MR PATEL: Our belief is that we would support and look forward to engaging any government in Pakistan that is reflective of the will of the Pakistani people. And we certainly don’t have anything to say on internal or domestic politics or dynamics there. And I would refer you to Congressman Sherman to speak to his comments. I’ve not seen those.

Go ahead.

QUESTION: (Inaudible), RIA Novosti news agency, Washington bureau. Thank you for this opportunity, Mr. Patel. So the first question is it’s almost a month since Secretary Blinken’s last conversation with Russian Minister Sergey Lavrov. And last week, when Russian delegation was in the United Nations headquarters, there were no contacts – at least we didn’t hear about it. Are there any intentions from the State Department to arrange another high-level catch-up on the various topics they could discuss?

And the second question: What is the State Department’s position on the latest Ukrainian drone attacks on civilian facilities in Russian Bryansk region last week and in Sevastopol in Crimea this Monday? So doesn’t the U.S. administration consider that such kind of attacks could lead to another round of escalation of the conflict? Thank you.

MR PATEL: We have no plans to meet or engage with Foreign Minister Lavrov. The Secretary had the opportunity to speak with him at the beginning of this month, where he was very clear in his phone call about the need to release wrongfully detained American citizen and Wall Street Journal journalist Evan Gershkovich, as well as to release wrongfully detained American citizen Paul Whelan.

As part of your second question, I will let our Ukrainian partners speak to their specific operations that they decide to undertake. But I think it’s really, really important for all of us here to collectively remember that there is one country aggressively invading, trying to erase the borders of another, and that is Russia trying to invade Ukraine, erase its borders, erase its national identity. And so what the United States is going to do is going to stand with our Ukrainian partners, as we have done so. We are going to continue to take steps to hold the Russian Federation accountable as well.

Go ahead.

QUESTION: Both on Russia. Jill Hruby last week said that the U.S. would welcome the beginning of talks on a new treaty with Russia to nuclear weapons instead of the New START. Can you confirm that?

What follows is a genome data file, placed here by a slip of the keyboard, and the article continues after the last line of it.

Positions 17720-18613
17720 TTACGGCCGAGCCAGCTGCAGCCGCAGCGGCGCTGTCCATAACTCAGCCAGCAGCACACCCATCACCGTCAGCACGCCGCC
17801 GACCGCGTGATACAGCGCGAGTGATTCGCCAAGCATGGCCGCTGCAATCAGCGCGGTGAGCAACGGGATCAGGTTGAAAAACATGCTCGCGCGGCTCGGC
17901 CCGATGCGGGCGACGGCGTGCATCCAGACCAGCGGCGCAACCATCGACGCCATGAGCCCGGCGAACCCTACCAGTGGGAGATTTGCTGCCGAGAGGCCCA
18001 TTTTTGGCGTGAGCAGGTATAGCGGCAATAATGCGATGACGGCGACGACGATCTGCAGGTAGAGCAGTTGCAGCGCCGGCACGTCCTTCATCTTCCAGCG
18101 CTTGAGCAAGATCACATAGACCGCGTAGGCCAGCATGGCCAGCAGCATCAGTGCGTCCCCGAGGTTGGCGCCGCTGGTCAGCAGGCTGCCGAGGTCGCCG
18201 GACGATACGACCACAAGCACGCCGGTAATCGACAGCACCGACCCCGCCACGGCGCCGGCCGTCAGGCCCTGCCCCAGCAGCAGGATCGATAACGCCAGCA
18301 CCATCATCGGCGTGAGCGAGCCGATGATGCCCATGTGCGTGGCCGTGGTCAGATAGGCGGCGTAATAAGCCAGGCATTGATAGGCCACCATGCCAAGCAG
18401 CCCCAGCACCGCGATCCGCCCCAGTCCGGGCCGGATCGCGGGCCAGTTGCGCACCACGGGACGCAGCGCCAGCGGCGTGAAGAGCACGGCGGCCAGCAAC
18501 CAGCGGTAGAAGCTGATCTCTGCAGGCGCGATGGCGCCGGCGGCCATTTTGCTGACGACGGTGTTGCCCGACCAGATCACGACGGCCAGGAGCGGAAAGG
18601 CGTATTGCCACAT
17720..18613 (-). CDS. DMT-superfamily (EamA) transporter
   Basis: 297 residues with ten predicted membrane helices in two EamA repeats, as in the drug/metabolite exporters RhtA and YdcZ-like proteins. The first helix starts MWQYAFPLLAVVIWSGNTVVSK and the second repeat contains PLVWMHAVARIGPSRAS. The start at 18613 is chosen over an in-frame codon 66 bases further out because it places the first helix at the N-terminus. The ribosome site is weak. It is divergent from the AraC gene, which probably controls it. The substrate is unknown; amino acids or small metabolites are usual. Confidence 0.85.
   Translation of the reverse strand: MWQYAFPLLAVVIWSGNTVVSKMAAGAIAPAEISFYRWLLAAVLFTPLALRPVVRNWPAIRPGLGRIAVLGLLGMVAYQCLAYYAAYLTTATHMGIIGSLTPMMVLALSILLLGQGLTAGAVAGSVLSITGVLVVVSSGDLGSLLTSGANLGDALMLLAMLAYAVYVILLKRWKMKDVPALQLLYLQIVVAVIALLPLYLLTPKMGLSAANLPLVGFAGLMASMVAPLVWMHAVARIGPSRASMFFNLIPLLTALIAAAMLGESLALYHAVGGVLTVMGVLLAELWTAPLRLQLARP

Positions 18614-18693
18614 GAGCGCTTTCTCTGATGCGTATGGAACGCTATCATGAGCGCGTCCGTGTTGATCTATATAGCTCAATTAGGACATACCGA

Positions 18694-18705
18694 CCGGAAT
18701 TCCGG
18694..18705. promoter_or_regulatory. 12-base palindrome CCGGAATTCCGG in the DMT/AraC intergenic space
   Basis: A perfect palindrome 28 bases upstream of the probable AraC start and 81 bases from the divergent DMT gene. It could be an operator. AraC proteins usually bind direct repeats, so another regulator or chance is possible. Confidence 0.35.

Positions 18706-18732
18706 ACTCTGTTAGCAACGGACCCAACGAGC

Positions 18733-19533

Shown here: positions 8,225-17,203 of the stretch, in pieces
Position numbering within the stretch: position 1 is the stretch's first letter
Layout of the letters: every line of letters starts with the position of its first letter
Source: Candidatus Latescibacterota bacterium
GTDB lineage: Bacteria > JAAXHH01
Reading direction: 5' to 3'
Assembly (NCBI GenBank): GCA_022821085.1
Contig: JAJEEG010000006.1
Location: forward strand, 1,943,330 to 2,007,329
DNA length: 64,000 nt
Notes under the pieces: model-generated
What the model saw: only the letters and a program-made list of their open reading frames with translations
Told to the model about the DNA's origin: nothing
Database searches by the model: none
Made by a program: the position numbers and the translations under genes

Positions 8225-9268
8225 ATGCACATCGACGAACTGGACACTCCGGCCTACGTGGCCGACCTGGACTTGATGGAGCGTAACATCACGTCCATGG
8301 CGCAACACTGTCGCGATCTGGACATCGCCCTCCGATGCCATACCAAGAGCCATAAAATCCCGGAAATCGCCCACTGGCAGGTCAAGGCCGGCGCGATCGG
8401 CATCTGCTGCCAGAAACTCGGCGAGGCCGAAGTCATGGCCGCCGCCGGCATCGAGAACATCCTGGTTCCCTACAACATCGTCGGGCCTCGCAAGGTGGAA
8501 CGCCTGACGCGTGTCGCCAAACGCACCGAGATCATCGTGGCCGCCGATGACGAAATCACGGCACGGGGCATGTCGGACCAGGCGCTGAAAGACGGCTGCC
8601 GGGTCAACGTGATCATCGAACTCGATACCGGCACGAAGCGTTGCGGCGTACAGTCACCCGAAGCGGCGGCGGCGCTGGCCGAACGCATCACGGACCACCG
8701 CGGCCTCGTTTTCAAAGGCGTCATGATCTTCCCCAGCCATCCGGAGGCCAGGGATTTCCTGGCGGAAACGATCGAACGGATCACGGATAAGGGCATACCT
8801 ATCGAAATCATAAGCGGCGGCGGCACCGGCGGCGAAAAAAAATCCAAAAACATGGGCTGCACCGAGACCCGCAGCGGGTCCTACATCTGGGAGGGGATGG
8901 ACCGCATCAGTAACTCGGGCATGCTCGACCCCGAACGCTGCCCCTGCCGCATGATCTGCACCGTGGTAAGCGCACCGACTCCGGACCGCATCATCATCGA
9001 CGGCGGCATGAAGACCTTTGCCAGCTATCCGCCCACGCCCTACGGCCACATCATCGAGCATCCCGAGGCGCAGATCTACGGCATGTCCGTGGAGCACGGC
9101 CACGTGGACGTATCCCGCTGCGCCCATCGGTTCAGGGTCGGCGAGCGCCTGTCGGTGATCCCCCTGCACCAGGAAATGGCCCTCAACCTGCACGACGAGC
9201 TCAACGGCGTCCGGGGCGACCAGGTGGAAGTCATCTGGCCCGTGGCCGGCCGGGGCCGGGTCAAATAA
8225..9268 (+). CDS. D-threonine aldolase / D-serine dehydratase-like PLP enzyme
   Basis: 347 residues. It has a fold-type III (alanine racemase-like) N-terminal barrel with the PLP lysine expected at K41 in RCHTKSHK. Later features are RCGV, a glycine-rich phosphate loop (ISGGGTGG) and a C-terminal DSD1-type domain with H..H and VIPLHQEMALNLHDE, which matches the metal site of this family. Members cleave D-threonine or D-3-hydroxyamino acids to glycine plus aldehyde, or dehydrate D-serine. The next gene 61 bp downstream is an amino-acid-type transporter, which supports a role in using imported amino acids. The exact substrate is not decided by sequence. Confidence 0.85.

MR PATEL: Who said this?

QUESTION: Jill Hruby. She’s the chief of the National Nuclear Security Administration.

MR PATEL: I’ve not seen those comments. I just don’t have anything to offer on that.

QUESTION: Okay. And I have another question.

MR PATEL: Go ahead.

QUESTION: Turkish Foreign Minister Cavusoglu said last week that Russia didn’t actually get what it was promised to her as part of the grain deal. Do you believe that Russia benefited from the grain deal?

MR PATEL: I think the entire world benefited from the grain deal, because it has taken steps to ensure that food and grain is not weaponized, and that important food and grain and food products are able to get to countries who need it. And it is another mechanism in which that we’ve prevented the Russian Federation from weaponizing food.

QUESTION: Did Russia benefited – benefit from the grain deal?

MR PATEL: The whole world has benefited from Ukraine’s ability to ship its food to the places where it’s needed to go.

QUESTION: (Off-mike.)

MR PATEL: Go ahead.


MR PATEL: Not you.


MR PATEL: Janne. Yeah.

QUESTION: Thank you. I have two questions. China and North Korea are criticizing the South Korea and the United States president for adopting the Washington Declaration at the summit last week. North Korea is warning of a nuclear pre-emptive strike against South Korea. Do you have any comment on that?

MR PATEL: The important thing to remember here, Janne, is that President Biden and President Yoon expressed a shared vision of a strong and deeply integrated U.S.-ROK alliance that maintains peace, stability, and prosperity in the Indo-Pacific region and beyond. The President believes that the DPRK’s efforts to advance its unlawful nuclear and ballistic missile capabilities, as well as its destabilizing and dangerous rhetoric, requires a series of prudent steps to strengthen deterrence, which we think are elaborated through the Washington Declaration. And as the Washington Declaration so clearly states, both presidents – President Biden and President Yoon – remain steadfast in their pursuit of dialogue and diplomacy with the DPRK. We have a shared goal of complete denuclearization of the Korean Peninsula.

QUESTION: On China, the U.S. briefed China in advance about the Washington Declaration, but why does China say it will retaliate against South Korea?

MR PATEL: That is a question for the PRC, Janne. What I will say – I’m certainly not going to get into the specifics of our diplomatic engagements and how we notify and engage with countries, but our relationship and alliance with the ROK is deep-rooted. This – as you know, this past week we celebrated the 70th anniversary of relations with the Republic of Korea, and this state visit was an important opportunity to mark that historic occasion. And so there is no reason for the PRC to overreact or to turn this into something that it’s not.